MIG Welding

Inert Gas Welding. It is a process developed in the 1940’s, and is considered semi-automated. This means that the welder still requires skill, but that the MIG welding machine will continuously keep filling the joint being welded.

MIG welders consist of a handle with a trigger controlling a wire feed, feeding the wire from a spool to the weld joint. The wire is similar to an endless bicycle brake cable. The wire runs through the liner, which also has a gas feeding through the same cable to the point of arc, which protects the weld from the air.

MIG welding is most commonly used in fabrication shops where production is high, and the possibility of wind blowing away your gas shielding is unlikely.

Those seeking a job as a welder would be advised to know all of the names by which this process is known. Employers may use other names in the classifieds or on a written test.

When it was first developed it was called (GMA) Gas Metal Arc. It is also known as; GMAW or Gas Metal Arc Welding. Technically the differences in the names are the type of gas used, Inert gas versus non-inert gas.

How MIG Welding Works

MIG weld welding requires three things, electricity to produce heat, an electrode to fill the joint, and shielding gas to protect the weld from the air. MIG welding is done using a very small electrode that is fed continuously, while the operator controls the amount of weld being done. In some cases when a robot takes over this process, it becomes automatic welding.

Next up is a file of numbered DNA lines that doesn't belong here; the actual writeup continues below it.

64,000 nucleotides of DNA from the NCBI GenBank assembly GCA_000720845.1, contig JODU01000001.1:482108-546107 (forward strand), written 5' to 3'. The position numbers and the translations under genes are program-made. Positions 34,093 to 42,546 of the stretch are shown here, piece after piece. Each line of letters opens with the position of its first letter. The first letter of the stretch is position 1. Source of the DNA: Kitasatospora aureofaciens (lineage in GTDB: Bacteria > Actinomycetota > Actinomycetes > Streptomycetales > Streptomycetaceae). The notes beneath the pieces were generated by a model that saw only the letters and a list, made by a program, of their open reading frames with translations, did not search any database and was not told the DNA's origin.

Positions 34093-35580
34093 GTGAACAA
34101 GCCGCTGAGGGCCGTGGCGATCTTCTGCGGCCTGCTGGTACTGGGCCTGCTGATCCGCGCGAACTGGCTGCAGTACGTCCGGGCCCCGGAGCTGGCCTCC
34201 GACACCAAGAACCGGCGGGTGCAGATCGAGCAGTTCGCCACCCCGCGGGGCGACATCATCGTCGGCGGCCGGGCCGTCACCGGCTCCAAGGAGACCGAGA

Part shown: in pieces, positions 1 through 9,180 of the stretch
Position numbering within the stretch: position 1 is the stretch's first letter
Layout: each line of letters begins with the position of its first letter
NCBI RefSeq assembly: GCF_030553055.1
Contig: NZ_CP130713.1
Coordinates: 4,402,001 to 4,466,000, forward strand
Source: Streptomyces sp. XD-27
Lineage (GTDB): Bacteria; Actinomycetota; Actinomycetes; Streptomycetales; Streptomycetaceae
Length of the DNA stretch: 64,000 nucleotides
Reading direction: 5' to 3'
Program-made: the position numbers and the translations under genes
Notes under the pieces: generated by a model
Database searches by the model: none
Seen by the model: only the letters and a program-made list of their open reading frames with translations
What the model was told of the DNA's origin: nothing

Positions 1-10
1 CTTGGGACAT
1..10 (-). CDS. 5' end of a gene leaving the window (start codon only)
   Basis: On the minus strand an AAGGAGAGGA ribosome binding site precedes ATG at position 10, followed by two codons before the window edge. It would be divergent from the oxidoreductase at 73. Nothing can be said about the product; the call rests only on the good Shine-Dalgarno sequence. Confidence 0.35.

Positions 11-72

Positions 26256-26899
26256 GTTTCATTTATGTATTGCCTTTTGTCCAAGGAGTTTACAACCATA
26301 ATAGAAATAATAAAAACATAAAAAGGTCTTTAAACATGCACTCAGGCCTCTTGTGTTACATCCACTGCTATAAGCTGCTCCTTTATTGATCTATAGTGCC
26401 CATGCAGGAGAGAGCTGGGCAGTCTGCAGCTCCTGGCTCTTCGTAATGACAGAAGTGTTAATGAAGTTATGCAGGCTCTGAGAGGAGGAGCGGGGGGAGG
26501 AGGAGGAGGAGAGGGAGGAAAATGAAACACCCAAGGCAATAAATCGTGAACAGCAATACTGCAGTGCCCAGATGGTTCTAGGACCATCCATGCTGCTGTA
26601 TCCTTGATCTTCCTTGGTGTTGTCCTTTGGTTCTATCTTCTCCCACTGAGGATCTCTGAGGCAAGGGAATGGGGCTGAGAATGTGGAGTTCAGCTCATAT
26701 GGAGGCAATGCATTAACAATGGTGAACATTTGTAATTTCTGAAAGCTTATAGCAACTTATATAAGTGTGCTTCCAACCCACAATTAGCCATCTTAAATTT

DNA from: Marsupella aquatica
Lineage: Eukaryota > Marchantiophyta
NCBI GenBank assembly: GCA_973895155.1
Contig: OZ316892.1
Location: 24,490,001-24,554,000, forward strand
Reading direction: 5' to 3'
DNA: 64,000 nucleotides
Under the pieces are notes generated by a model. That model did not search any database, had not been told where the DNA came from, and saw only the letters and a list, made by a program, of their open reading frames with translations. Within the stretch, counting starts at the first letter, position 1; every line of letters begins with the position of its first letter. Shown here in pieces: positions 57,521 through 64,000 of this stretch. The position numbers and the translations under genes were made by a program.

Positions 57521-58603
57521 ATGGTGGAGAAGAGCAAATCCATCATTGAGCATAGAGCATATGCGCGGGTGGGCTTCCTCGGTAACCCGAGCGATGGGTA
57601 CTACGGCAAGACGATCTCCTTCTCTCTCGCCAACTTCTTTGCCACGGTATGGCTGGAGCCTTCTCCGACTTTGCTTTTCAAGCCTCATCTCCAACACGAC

MIG Voltage Type and Welding Polarity

MIG welding unlike most other welding processes has one standard voltage type and polarity type. The voltage used is D/C direct current, much like the current in a car battery. Direct current flows in one direction, from the negative (-) to the positive (+).

The polarity used is also standard and that is D/C electrode (+) positive. This means that the handle is the positive side of the circuit, or it may be said, the electricity flows from the metal in to the welding handle.

The power source used for MIG welding is called a “constant voltage power supply”. In MIG welding the voltage is what is controlled and adjusted. When comparing MIG welding to Arc or TIG welding, MIG welding machines use voltage settings to set the machine. TIG and Arc welding machines use amperage to set the machine or a “constant amperage power supply”.